Does the Impacted Mandibular Third Molar Increase the Risk of Angle Fracture to Prevent the Incidence of Condylar Fracture? – A Retrospective Analysis : Annals of Maxillofacial Surgery

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Original Article - Retrospective Study

Does the Impacted Mandibular Third Molar Increase the Risk of Angle Fracture to Prevent the Incidence of Condylar Fracture? – A Retrospective Analysis

Venkatachalam, Vaishali; Pandiarajan, Rajesh

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Annals of Maxillofacial Surgery 12(2):p 185-189, Jul–Dec 2022. | DOI: 10.4103/ams.ams_157_21
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The irony of being the strongest but the most common to get fractured in trauma could be observed with the mandible. Among the various factors that explain the susceptibility of the mandible to fracture, the most important ones are the anatomical characteristics and the cortico-cancellous framework that is disrupted by the presence of teeth.[1] The most common sites of fracture are the condyle, angle and parasymphysis. Furthermore, the presence of third molars has been suggested to contribute to increased mandibular fragility because the mandible loses part of its bone structure to harbour tissues that do not contribute to its strength.[2] Furthermore, anatomically, the mandibular angle is at a transition zone from the dentate body to the lateral flare of the ramus[4] and change in direction of the grain pattern reduces its resistance to fracture than the other sites of the mandible and escalates the risk. Although the mechanism of injury and the intensity of force preliminarily determine the type of fracture, the presence and position of third molars contribute secondarily to the fracture pattern. The objective of this study is to explore the influence of the third molars and their positional values on the varying patterns of angle and condylar fractures.


A retrospective cross-sectional analysis of 148 patients with mandibular fractures presenting to the Department of Oral and Maxillofacial Surgery of our Institution, Chettinad Dental College and Research Institute, from May 2015 to December 2020 was done. All procedures performed in the study were conducted in accordance with the ethical standards given in the 1964 Declaration of Helsinki, as revised in 2013. Patients’ consent for utilising their records for any research purposes were obtained before the surgical procedures. After obtaining clearance from the Institutional Review Board and Institutional Human Ethical Board (No: 535/IHEC/19-20), a complete analysis of their clinical records and their radiological data was done. Patients above 18 years of age with isolated angle fractures and isolated condylar fractures were included in the study. Those patients above 15 years of age, presenting with contralateral or bilateral fractures of the angle or condyle, edentulous state, with other associated fractures of the maxilla–mandibular region, presence of tooth germ in relation to mandibular third molar and incomplete records were excluded from the study.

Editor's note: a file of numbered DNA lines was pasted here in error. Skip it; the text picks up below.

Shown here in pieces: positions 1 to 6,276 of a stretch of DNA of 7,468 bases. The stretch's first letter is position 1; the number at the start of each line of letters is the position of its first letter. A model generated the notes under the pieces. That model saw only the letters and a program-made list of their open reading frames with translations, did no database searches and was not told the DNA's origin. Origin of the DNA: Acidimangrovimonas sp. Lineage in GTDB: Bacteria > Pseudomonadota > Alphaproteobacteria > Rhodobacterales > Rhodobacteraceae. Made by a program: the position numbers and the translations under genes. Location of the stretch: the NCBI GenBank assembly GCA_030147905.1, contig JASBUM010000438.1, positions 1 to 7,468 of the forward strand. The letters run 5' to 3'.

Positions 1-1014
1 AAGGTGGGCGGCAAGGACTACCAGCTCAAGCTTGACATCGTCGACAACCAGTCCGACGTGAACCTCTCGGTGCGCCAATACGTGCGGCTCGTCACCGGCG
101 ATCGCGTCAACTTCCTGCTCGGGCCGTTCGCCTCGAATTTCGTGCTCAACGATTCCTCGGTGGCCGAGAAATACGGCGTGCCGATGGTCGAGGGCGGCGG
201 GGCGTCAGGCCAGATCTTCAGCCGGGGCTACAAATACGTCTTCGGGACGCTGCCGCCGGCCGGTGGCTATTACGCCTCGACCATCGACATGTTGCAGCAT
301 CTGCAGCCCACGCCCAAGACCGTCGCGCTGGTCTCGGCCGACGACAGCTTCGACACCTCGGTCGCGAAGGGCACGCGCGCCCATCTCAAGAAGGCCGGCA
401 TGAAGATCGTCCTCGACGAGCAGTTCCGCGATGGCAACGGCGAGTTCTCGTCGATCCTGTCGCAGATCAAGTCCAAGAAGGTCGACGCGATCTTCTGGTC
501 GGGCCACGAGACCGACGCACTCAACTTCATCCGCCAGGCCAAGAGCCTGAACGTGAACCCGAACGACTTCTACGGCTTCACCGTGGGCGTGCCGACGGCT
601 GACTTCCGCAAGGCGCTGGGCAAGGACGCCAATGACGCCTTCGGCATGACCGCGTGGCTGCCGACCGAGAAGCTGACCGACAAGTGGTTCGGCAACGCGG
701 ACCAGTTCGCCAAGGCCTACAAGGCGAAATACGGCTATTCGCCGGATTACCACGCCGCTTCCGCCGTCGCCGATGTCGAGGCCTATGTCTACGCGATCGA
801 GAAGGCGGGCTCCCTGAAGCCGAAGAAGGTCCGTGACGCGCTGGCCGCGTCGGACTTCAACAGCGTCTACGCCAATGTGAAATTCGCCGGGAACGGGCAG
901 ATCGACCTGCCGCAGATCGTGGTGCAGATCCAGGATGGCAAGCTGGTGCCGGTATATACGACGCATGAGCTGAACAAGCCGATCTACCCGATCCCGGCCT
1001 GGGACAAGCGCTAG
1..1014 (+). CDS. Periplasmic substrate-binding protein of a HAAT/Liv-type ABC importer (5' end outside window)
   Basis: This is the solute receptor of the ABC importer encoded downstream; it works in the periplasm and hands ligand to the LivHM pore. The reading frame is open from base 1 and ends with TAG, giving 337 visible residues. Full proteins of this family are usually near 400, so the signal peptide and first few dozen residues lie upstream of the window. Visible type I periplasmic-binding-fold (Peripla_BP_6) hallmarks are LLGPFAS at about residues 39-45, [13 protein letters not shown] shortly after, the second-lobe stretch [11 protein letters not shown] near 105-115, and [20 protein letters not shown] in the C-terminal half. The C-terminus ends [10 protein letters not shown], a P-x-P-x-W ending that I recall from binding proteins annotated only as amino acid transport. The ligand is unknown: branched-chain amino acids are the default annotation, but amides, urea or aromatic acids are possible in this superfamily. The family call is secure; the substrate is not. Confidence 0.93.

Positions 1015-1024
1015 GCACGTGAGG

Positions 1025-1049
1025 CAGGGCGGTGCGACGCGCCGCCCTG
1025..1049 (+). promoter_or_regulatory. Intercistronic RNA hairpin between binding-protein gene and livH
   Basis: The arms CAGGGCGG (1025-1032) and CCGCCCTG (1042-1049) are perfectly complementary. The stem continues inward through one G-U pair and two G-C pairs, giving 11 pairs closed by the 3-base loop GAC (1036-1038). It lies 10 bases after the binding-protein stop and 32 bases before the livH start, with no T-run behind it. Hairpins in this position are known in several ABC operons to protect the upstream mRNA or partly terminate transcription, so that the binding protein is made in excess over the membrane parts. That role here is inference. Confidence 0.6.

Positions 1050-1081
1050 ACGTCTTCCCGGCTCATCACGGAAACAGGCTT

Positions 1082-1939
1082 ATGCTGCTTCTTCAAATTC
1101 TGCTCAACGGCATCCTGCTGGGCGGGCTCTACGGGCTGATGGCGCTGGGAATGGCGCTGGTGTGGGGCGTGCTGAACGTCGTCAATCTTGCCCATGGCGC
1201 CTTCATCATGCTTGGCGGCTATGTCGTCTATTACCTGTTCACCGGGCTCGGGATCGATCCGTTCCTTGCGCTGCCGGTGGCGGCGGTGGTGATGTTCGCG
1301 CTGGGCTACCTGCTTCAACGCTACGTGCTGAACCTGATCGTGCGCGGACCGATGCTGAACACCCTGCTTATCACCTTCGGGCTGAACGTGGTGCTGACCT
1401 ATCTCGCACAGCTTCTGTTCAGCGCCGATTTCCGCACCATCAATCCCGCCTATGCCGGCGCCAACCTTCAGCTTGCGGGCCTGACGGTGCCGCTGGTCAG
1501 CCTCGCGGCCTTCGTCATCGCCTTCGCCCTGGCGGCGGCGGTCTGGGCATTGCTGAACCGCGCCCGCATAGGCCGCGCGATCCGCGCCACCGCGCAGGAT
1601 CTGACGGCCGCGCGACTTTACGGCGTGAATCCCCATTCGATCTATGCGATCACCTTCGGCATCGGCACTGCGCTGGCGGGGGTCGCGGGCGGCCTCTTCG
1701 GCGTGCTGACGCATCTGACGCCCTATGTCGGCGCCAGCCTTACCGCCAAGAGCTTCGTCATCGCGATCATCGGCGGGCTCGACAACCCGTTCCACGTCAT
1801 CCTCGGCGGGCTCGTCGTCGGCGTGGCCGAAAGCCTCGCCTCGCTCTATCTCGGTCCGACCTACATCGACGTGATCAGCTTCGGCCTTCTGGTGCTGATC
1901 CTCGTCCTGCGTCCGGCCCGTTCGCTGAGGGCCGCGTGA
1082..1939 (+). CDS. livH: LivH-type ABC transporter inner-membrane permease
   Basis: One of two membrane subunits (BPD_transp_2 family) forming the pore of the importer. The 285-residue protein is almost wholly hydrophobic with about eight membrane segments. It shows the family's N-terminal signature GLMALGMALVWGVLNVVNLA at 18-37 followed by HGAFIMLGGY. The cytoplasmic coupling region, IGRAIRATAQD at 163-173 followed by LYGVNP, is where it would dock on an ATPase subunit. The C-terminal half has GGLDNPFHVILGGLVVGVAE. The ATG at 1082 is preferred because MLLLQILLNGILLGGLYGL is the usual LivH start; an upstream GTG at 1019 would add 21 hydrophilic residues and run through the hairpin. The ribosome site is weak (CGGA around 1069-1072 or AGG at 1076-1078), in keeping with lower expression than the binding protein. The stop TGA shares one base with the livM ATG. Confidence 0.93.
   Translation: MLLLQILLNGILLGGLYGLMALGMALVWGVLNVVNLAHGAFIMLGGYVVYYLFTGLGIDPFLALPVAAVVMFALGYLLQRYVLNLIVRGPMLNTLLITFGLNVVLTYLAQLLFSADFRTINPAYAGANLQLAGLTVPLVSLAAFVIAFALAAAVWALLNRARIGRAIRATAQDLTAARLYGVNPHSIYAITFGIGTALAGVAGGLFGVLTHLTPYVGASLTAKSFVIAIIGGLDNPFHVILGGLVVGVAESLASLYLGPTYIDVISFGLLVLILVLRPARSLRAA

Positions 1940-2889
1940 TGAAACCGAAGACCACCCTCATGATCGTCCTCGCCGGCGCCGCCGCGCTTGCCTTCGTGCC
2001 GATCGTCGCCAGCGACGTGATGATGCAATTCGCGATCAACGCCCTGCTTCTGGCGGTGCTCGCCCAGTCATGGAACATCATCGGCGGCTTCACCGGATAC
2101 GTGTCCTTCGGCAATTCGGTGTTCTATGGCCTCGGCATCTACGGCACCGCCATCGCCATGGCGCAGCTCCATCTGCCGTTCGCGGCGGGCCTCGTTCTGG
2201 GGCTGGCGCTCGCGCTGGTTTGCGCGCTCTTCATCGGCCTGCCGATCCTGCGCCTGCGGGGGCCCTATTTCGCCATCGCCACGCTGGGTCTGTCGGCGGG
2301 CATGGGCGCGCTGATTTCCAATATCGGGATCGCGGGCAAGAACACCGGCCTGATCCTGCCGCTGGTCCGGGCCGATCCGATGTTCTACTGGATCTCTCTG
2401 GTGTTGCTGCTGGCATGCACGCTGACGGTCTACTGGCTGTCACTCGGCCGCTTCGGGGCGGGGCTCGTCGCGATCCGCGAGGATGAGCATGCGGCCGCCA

Study variables

The primary predictor variable was the presence or absence of third molars and their positional status if present. The positional status was ascertained by the classification given by Pell and Gregory. The horizontal position was categorised into three classes based on the space available for the eruption of the third molar between the distal part of second molar and the anterior border of ascending ramus and said to be Class I if sufficient space was available, Class II if half of the crown covered by the ramus and Class III if the tooth completely resides within the ramus. The vertical position that depicts the depth component was classified into three: Position A if the highest level of the third molar crown was at the same level of the occlusal plane of the second molar, Position B if it lies between the occlusal plane and the cementoenamel junction of the second molar and Position C if the tooth was positioned below the cervical line of the second molar. Angulation was assessed based on Winter’s classification into mesioangular, vertical, horizontal and distoangular. Furthermore, the impaction was classified superficial if it belonged to Pell and Gregory’s positional status IA, IB, IIA, IIB and IIIA, and deep in case of IC, IIC, IIIB and IIIC.

The outcome variable of this study was the location of fracture either angle or condylar fracture of the mandible. Based on Kelly and Harrings description, a condylar fracture was diagnosed when the fracture line was at the level of or above the sigmoid notch and an angle fracture was diagnosed if the line ran from a point between the posterior border of the lower second molar and the ramus to a point on the part connecting the lower and posterior margins of the mandible.

Other predictor variables included were age, gender and the mechanism of injury (road traffic accidents, interpersonal violence, falls and others). The medical records of the patients were analysed and demographic details and data pertaining to the diagnosis and management of the injury were recorded. All the radiographs of the patients were retrieved with their ID number from the InstaRISPACS software. Panoramic radiographs were used to determine the presence or absence and position of the impacted third molars. The same along with computed tomography was used to diagnose the fracture pattern of the mandible.

Statistical analysis

The collected data were analysed with IBM SPSS Statistics for Windows, version 23.0. (Armonk, NY, USA: IBM Corp). To describe the data, descriptive statistics, frequency analysis and percentage analysis were used for categorical variables, and the mean and S. D were used for continuous variables. To find the significant difference between the bivariate samples in independent groups, Mann–Whitney U test was used. To find the significance in categorical data, the Chi-square test was used. In both the above statistical tools, the probability value 0.05 is considered a statistically significant level.